Yes, I understand that restrictions on the mineral industry, Wyoming’s primary source of revenue, can increase costs and may in fact cost some jobs, but for the greater good. If my power plant friend had taken my suggestion of 20 years ago to begin looking at alternative methods to provide energy, perhaps he would be expanding his operation into new areas rather than trying to protect it from further regulation. Many persons of this perspective don’t want to accept the facts of Global Warming; to deal with its effects will cut into their profits as existing industries and resources come under the scrutiny of the scientific and regulatory community in their attempts to Save the Planet.

Again, I emphasize that all of these decisions are based on opinions, a few of which are based on facts but more often on weakly-tendered other opinions such as those regularly emitting from right-wing media like Fox News, or the numerous mean-spirited talk show hosts.

However, I can take some solace from the fact that the Ultimate Opinion is that vote one puts in the ballot box; it also is the result of an individual’s experience and interpretation of facts. I am pleased that there appears to be more of the thoughtful folks than the ones still hiding their heads in the sand.

Always Be Happy and Content!       To Our Youth!


December 3, 2012

Golf and Sadness

Today is December 2, and I played golf in Wyoming. Yes, that’s right! Of course, I only played a couple of holes in the 60 degree, dry weather, as I needed to get home in time to see my Denver Broncos interact with some of their peers. During NFL season, most of my weekend activities are scheduled around the Broncos’ game schedule, and woe! to the person who interferes with that devotion.

I thought briefly of calling one of my usual golf partners, a fellow I had seen Friday at a high school basketball game, and who told me that he had played golf two days this past week. However, I decided that since I wasn’t going to play a full round, and that he also would want to watch  the  Broncos’ game, I’d wait until later in the week when he had suggested that we should plan on playing some more.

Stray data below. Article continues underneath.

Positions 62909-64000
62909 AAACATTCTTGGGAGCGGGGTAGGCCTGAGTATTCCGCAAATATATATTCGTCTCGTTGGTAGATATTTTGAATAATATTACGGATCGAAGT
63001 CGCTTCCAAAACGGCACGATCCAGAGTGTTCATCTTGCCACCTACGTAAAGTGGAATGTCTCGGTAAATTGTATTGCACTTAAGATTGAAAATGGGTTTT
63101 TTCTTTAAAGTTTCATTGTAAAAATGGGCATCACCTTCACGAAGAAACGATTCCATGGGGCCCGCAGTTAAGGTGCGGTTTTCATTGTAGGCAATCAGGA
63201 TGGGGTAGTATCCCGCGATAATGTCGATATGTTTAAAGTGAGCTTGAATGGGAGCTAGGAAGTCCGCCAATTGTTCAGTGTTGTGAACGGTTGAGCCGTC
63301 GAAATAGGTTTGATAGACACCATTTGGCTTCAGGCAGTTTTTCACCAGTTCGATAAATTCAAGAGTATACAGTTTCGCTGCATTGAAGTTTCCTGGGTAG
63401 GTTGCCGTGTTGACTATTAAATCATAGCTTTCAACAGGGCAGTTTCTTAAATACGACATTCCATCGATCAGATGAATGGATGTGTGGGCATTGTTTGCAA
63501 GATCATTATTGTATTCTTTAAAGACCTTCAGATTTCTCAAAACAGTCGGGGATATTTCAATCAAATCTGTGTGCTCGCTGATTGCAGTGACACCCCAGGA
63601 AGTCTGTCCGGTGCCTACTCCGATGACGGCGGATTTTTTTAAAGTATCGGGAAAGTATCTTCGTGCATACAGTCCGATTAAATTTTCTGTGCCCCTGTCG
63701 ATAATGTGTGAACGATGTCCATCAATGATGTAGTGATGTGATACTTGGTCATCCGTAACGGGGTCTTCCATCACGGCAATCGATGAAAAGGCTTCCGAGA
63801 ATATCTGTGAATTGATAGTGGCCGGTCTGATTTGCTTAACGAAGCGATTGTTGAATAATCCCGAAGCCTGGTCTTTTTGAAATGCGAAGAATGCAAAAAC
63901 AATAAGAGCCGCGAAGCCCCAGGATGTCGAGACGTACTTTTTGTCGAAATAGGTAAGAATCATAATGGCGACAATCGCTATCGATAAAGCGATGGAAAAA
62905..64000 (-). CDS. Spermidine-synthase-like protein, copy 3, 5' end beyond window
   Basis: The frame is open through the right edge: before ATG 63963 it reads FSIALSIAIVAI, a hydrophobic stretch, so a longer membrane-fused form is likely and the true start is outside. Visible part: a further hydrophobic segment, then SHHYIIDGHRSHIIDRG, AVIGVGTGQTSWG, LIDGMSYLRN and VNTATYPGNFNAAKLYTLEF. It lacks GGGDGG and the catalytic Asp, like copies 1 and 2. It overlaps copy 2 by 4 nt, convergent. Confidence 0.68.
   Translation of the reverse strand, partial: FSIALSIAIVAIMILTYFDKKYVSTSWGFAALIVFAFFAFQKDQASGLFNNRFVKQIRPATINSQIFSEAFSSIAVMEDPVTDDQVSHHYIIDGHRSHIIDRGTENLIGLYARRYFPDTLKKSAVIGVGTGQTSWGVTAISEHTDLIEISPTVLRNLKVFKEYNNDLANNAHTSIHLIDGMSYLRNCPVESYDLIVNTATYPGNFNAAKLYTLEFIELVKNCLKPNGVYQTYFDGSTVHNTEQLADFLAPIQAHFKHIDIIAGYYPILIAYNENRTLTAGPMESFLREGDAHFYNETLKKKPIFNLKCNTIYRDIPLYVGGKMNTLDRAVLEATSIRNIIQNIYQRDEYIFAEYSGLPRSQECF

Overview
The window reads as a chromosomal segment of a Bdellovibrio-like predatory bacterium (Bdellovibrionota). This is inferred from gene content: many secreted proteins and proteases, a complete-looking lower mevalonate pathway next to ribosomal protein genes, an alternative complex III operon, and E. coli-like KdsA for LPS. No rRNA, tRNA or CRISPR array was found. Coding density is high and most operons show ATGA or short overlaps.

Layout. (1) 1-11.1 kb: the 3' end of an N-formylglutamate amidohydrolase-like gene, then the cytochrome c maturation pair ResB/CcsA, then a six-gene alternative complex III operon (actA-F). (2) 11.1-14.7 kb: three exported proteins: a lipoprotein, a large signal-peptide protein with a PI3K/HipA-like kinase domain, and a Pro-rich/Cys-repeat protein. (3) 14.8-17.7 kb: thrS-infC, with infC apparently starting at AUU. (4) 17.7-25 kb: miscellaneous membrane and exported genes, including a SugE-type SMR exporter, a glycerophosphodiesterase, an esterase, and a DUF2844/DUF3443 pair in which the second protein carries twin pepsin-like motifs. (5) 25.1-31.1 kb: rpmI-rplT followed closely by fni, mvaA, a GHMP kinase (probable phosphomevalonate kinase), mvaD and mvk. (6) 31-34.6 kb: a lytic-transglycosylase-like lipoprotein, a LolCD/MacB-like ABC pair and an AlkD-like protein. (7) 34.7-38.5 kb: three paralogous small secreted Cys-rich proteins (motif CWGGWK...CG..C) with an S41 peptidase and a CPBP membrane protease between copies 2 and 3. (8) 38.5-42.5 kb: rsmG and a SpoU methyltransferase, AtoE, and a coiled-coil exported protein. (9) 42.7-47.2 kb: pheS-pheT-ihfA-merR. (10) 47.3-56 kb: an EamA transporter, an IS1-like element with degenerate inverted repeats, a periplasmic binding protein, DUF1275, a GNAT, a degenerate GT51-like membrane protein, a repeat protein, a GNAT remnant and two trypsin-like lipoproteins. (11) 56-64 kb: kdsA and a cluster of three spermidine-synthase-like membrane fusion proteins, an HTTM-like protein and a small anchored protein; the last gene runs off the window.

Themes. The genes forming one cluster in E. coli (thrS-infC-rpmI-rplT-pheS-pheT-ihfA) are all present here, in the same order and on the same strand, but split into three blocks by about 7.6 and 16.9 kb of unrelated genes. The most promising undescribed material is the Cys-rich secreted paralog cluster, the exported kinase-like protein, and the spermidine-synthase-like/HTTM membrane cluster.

Unfortunately, that won’t happen. My friend passed away suddenly and very unexpectedly last night after attending a UW basketball game in Laramie. At times like this, we ask the question, “Why?” and try to understand, but never attain true closure. I personally cannot attribute such events to “Destiny”, or refer their occurrence to the whims of a Deity; those are merely attempts to achieve some finality so that Omar Khayyam’s Moving Finger, Having Writ, may move on. And I shall.


Yesterday saw a major event occurring in Kirby, Wyoming, a small (pop. 52) town 12 miles north of my town, Thermopolis (pop. 3200). Five years ago, a small group of entrepreneurs decided that Wyoming needed a distillery, and they embarked upon a project to establish such a venture. They chose a location where they could easily assemble all the agricultural materials necessary, and which offered available land at a reasonable cost. Artesian water was piped from a town 50 miles away; the only other non-local major elements included oak barrels from Kentucky (we have no oak trees in Wyoming) and bottles made from a special glass only produced in Mexico. Master distillers and experienced professionals were brought in from Kentucky and the United Kingdom, to produce what is hoped to be a highly smooth, prize-winning  bourbon under the name, “Wyoming Whiskey”. December 1, 2012 was designated as the date upon which the first batch of the aged, 4-year old bourbon would be available for sale, and a big event was planned which included not only the Governor speaking (his brother is one of the principals) after doing a flyover in the State Plane, but also several thousand persons willing to stand in line for up to five hours to have the opportunity to purchase some of this local ambrosia.

I volunteered to help, and spent nine hours placing various numbers of bottled whiskey in bags and cardboard boxes as enthusiastic shoppers filed through the gift shop in regulated numbers to make their purchases. Folks who had followed the progress of the project over the several years of development, and who may have been investors, were initially allowed to buy up to four bottles each; the rest of us were limited early on, to 3. As the supply began to dwindle, those numbers were reduced to 3 and 2, respectively. As I looked out the window at the line of shoppers, only a slightly longer one than the one outside of the PortaPotties, I thought I was seeing the tail end of the Florida voters still waiting at the polls.

The first bottle is being kept for display; others among the first five were being auctioned. I happened to be near the cash register when the buyer of #3 brought his $6000; the object itself was encased in a beautiful wooden box and identified with special numbers. The two bottles I purchased, at $45 each, have the bottling date (Nov. 10, 2012) and the batch I.D. (“batch #1) written on the label. My understanding is that there will only be about four or five batches produced each year, of around 1500 barrels each. All of the first batch were sold to retail outlets throughout the state, allegedly within four hours! I no longer consume hard liquor, but I did have a taste and it is indeed as smooth as I was told. I also put my name on a waiting list to buy one of the barrels after it is emptied.